Abortion and 19th century science

Great comment on the Justice halts birth control mandate post from Kerner:

The majority opinion of Roe vs. Wade balances the “right to privacy” of the mother against the “potential human life” of the unborn child. Basically, a small group of men who were born in the 19th century, applied 19th century knowledge about biology, genetics and obstetrics to determine that a human fetus was not really human and therefore not entitled to Constitutional protection. By considering this as purely a women’s rights issue, we ended up with Roe vs. Wade. . . .

This is one of those cases in which science (meaning secular scientific advancement) actually supports the socially conservative view. Virtually everything we have learned about biology, genetics and obstetrics in the last 40 years supports the view that the human foetus, and even the human embryo, is a unique human life and not an amorphous part of “a woman’s body”. That being the case, a society that requires parents, under penalty of law, to nurture and protect their children ought to severely restrict abortion. If a parent can go to jail for actively hurting, or even neglecting the welfare, of a helpless infant, then there is no logical reason why that same parent shouldn’t be similarly punished for hurting or neglecting the welfare of an unborn child.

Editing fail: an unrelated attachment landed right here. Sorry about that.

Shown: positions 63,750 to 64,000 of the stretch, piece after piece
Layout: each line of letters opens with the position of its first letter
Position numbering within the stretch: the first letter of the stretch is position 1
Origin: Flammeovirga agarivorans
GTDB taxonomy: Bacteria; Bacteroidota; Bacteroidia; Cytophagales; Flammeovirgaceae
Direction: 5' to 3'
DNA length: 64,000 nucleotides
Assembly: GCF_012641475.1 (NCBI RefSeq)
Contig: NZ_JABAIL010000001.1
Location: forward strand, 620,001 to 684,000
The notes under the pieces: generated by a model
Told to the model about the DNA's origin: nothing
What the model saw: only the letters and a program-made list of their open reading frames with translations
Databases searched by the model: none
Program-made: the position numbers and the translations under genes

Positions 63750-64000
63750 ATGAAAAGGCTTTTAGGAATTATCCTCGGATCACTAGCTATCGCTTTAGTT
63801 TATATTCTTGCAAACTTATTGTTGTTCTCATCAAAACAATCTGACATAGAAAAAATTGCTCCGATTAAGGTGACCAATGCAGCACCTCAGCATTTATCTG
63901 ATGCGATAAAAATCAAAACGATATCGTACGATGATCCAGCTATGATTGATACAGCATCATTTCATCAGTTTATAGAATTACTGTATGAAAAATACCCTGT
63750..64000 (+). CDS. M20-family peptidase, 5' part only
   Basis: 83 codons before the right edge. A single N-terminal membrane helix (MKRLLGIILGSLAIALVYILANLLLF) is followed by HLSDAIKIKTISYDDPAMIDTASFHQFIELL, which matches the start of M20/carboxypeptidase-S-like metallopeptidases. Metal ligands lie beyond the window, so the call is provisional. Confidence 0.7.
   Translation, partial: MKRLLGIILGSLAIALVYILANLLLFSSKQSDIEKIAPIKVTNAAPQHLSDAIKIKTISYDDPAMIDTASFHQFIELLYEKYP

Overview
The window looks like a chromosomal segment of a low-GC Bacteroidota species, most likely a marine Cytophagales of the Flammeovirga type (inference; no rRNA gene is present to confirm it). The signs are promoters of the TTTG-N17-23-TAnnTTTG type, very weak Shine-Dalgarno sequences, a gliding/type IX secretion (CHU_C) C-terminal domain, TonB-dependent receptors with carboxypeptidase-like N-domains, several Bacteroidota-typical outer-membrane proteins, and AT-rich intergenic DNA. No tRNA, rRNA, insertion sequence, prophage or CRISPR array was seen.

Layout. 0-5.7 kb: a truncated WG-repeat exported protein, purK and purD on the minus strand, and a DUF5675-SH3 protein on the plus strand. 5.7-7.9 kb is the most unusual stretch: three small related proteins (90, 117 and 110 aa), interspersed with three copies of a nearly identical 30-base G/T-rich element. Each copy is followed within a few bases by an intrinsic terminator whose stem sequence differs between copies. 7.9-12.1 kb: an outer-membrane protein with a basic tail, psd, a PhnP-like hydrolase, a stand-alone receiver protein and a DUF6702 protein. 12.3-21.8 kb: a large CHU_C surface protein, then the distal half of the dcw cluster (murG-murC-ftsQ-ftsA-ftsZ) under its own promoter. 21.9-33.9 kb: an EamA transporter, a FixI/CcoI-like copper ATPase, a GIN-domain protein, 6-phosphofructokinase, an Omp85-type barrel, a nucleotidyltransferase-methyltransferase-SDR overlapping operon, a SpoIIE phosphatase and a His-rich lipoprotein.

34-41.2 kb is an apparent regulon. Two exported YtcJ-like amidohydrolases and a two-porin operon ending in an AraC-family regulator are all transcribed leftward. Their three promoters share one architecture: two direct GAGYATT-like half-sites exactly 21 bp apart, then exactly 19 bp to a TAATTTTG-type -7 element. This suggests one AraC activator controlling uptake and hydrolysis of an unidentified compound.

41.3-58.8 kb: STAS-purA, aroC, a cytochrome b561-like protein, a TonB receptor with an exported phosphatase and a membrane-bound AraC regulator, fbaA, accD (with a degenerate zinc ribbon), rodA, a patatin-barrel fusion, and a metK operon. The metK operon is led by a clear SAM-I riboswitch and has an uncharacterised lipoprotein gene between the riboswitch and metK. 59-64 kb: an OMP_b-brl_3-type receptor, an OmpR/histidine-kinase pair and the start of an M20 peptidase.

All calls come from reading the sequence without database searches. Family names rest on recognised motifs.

About Gene Veith

Professor of Literature at Patrick Henry College, the Director of the Cranach Institute at Concordia Theological Seminary, a columnist for World Magazine and TableTalk, and the author of 18 books on different facets of Christianity & Culture.


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